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Six people from Donald Trump’s HIV/AIDS advisory council have quit because he “simply does not care”

Gage Skidmore via Flickr

“The Trump Administration has no strategy to address the on-going HIV/AIDS epidemic.”

Six members of Donald Trump’s HIV/AIDS advisory council have resigned this week, after stating the President “simply does not care” about fighting the health epidemic.

In a statement through Newsweek magazine, Scott Schoettes, a lawyer from Lambda Legal, said: “We have dedicated our lives to combating this disease and no longer feel we can do so effectively within the confines of an advisory body to a president who simply does not care.”

Schoettes quit the council on Tuesday, along with Lucy Bradley-Springer, Gina Brown, Ulysses Burley III, Michelle Ogle and Grissel Granados. He explained the decision was “not one that any of us take lightly”, but they could not ignore the administration’s lack of effort towards fighting the epidemic.

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He continued: “The Trump Administration has no strategy to address the on-going HIV/AIDS epidemic, seeks zero input from experts to formulate HIV policy, and—most concerning—pushes legislation that will harm people living with HIV and halt or reverse important gains made in the fight against this disease.”

Schoettes hit out at Trump’s “lack of understanding” for the issue, saying it was apparent when he campaigned for the Presidency: “While Secretary Clinton and Senator Sanders both met with HIV advocates during the primaries, candidate Trump refused.

“Whatever the politics of that decision, Mr. Trump missed an opportunity to learn—from the experts—about the contours of today’s epidemic and the most pressing issues currently affecting people living with HIV.”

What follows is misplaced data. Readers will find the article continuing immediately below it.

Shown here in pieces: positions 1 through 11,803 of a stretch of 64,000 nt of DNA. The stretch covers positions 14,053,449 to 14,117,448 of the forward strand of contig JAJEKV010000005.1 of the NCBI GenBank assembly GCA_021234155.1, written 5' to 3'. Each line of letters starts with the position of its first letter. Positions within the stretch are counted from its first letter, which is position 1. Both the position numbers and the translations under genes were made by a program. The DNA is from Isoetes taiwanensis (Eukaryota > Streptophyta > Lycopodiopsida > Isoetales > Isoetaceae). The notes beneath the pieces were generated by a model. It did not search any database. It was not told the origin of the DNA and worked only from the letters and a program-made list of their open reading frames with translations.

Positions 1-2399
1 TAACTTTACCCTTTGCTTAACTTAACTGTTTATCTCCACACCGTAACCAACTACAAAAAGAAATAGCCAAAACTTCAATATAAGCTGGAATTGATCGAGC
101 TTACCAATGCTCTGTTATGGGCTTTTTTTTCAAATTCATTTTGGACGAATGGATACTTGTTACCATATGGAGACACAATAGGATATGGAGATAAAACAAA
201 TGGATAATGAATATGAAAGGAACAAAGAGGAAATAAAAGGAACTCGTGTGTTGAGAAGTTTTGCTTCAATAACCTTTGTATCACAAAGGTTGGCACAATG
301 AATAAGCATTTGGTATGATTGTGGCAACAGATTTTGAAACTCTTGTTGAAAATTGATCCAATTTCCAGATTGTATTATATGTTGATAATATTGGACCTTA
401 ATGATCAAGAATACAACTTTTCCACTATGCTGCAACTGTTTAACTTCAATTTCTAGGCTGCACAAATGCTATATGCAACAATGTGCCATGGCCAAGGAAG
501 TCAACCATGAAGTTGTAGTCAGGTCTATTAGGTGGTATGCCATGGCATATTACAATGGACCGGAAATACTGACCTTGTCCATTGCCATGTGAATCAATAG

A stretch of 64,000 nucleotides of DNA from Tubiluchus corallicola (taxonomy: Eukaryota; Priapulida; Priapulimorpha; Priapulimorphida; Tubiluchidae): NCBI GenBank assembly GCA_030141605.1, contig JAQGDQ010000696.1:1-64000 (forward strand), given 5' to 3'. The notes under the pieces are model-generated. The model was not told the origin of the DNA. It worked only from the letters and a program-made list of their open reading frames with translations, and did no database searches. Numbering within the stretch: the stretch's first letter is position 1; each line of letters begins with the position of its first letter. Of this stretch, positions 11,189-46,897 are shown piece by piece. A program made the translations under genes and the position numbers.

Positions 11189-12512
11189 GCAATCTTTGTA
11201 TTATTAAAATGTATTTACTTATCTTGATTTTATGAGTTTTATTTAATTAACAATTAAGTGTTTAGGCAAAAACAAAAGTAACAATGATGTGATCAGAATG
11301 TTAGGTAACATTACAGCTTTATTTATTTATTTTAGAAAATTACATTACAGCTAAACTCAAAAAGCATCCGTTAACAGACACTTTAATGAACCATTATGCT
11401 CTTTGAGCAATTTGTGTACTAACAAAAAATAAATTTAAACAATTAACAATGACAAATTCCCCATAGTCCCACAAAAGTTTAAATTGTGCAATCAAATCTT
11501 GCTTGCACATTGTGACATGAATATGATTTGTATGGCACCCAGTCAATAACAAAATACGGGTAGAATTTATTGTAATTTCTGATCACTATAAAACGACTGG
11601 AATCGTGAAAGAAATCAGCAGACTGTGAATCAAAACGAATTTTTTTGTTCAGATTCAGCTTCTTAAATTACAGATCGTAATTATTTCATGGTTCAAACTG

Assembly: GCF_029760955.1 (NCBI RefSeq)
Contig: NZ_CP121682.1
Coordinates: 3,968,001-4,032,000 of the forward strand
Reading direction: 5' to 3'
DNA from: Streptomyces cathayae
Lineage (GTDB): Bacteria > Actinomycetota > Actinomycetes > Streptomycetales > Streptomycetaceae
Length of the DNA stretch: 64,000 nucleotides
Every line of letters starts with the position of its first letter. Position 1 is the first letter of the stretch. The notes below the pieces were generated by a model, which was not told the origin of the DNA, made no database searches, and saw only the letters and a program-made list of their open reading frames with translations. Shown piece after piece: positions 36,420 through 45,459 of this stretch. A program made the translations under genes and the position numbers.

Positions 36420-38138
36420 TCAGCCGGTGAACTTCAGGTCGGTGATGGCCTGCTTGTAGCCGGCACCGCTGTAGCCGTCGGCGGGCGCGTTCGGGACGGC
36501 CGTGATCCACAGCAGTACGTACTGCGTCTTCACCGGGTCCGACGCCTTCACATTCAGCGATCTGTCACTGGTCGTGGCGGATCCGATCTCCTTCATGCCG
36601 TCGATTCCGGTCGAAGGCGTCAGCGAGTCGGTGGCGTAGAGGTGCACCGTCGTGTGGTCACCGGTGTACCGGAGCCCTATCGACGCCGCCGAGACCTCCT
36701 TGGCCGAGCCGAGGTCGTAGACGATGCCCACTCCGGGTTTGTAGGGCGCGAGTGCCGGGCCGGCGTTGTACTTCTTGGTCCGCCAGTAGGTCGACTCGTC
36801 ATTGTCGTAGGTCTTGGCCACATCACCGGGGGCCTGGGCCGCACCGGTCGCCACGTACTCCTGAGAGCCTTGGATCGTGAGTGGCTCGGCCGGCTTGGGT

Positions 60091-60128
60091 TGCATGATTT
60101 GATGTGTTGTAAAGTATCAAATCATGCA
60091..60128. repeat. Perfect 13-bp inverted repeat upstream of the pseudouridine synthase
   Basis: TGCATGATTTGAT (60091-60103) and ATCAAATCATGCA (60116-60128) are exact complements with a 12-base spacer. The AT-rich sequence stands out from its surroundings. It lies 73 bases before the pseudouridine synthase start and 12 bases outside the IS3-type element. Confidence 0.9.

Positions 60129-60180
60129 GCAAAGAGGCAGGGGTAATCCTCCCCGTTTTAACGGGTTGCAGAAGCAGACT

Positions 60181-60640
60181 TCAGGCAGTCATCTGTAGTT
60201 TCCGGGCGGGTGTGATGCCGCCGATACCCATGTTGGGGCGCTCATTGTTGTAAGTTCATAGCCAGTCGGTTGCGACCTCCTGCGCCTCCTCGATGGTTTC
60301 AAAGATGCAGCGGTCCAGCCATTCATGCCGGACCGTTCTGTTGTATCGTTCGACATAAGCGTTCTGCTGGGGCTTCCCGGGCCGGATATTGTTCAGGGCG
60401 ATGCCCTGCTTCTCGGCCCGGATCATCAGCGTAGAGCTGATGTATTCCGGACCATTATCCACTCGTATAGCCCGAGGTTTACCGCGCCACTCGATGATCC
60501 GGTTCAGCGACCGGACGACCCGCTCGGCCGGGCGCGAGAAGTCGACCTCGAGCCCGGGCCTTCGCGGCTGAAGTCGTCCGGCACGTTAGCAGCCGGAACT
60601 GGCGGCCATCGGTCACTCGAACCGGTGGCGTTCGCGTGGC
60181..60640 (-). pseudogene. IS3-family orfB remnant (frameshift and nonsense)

He also criticised the President for not replacing the website for the Office of National AIDS Policy, which was taken down the day he took office.

Related: Donald Trump guts Obama order protecting LGBT+ workers from discrimination. 

“More important, President Trump has not appointed anyone to lead the White House Office of National AIDS Policy, a post that held a seat on the Domestic Policy Council under President Obama”, Schoettes continued.

“This means no one is tasked with regularly bringing salient issues regarding this ongoing public health crisis to the attention of the President and his closest advisers.”

Schoettes shared his concern for people living with HIV and AIDS if changes to Medicaid are enacted by the American Health Care Act, saying it would be “devastating”.

“We know who the biggest losers will be if states are given the option of eliminating essential health benefits or allowing insurers to charge people with HIV substantially more than others.

Related: Donald Trump omits LGBT+ people from planned 2020 Census.

“It will be people—many of them people of color—across the South and in rural and underserved areas across the country, the regions and communities now at the epicenter of the U.S. HIV/AIDS epidemic. It will be young gay and bisexual men; it will be women of color; it will be transgender women; it will be low-income people.”

Schoettes ended the editorial stating he and the other five members who resigned will be “more effective from the outside, advocating for change and protesting policies that will hurt the health of the communities we serve and the country as a whole if this administration continues down the current path.”

Read Scott Schoettes’ full editorial here

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